Shyster: One more try

I’ve started a little writing project. This is the seventh installment. Here’s Part 1Here’s Part 2Here’s Part 3Here’s Part 4Here’s Part 5 and Here’s Part 6.

In hindsight I would have crashed and burned at the document review law firm no matter what had happened, but at the time it seemed pretty clear that Bull had done me in.

It was March 2003 and I was called into the managing partner’s office.  He never mentioned the baseball writing – and I’m rather doubtful that he even knew about it – but he told me that I was obviously distracted and no longer productive. He said he wasn’t firing me as such, but it was clear that I had no future there. They’d give me a more than reasonable amount of time to find something and they’d tell anyone who asked that I was leaving on my own accord.  It was all very polite.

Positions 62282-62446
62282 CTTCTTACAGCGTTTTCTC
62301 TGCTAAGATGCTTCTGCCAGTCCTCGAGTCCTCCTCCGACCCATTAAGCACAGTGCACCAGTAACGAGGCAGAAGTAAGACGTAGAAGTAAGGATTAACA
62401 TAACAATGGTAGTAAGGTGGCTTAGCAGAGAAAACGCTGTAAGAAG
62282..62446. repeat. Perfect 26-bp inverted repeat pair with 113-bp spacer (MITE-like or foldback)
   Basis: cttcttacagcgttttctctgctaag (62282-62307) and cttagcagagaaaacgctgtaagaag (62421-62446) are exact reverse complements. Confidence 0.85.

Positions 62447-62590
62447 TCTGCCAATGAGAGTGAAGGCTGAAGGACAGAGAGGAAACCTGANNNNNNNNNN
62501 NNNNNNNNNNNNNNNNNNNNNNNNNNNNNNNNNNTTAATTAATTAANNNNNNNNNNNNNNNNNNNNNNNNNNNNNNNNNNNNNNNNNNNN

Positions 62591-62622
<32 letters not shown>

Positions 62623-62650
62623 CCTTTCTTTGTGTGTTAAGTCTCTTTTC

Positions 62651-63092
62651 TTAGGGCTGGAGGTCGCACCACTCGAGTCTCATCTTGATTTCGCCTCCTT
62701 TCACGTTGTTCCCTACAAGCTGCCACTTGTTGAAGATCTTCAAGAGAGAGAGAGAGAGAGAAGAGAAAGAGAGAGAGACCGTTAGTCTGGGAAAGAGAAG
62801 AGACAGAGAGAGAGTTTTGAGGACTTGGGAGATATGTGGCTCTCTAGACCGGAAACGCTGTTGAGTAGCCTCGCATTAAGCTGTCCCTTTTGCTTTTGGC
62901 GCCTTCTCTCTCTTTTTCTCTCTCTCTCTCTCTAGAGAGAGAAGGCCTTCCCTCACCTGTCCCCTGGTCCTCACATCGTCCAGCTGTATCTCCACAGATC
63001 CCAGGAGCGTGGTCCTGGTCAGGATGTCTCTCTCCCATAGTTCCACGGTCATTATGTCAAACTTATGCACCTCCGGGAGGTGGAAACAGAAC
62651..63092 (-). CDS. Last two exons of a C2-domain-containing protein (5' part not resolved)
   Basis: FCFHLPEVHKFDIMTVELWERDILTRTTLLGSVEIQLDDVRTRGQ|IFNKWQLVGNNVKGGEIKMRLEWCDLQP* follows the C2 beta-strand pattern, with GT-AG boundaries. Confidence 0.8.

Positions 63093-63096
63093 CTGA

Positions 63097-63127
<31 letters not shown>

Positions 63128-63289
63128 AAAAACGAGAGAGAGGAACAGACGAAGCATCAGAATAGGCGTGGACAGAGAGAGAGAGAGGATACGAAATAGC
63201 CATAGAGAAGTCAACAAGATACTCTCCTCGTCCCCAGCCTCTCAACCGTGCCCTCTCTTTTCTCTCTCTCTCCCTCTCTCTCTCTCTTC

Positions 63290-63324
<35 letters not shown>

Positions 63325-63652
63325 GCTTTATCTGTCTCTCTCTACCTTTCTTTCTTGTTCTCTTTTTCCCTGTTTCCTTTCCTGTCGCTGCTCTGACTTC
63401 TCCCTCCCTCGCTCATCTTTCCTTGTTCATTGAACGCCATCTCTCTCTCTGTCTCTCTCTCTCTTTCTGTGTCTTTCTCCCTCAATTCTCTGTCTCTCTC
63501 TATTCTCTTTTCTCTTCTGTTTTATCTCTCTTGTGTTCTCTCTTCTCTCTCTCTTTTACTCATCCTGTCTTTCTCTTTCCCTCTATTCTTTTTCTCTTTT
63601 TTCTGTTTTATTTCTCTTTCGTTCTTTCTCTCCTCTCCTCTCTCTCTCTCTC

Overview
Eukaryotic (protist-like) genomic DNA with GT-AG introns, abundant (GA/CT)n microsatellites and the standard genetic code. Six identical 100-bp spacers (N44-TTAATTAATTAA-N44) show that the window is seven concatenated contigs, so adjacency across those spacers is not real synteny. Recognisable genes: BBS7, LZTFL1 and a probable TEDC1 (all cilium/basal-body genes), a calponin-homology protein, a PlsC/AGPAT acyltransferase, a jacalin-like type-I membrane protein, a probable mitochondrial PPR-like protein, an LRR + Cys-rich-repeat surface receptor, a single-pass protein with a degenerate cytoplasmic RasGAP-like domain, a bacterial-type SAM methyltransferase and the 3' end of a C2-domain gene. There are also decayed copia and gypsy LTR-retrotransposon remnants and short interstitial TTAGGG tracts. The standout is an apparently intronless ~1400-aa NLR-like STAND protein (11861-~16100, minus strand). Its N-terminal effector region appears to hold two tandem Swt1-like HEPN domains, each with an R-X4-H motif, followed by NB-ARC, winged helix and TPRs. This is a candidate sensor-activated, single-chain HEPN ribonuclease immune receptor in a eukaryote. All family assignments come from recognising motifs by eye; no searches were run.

And really, given the good job market at the time, it wasn’t all that stressful.  I knew that with my experience – not so much to where a potential employer needed to decide if I was partnership material immediately but not so little that I’d need to be trained – I could find another job fairly easily. And within two weeks I did.  At a firm across the street.

The interview was a breeze.  Three years earlier while working at the fixer firm I had represented the hiring partner and his wife, handling some ugliness with a home contractor. It was a favor to my old boss who was the hiring partner’s golf buddy.  While that was going on the hiring partner – the man who was considering whether or not to give me a job – had been arrested for soliciting a prostitute in a grocery store parking lot at 9AM on a Tuesday morning and the wife had cried on my shoulder about it.  That I hadn’t blabbed about that all over town probably sealed the deal for me.  The hiring partner knew he could trust me.  And unlike the last place, the hiring partner worked for a firm where fixers were still highly valued. I got the job.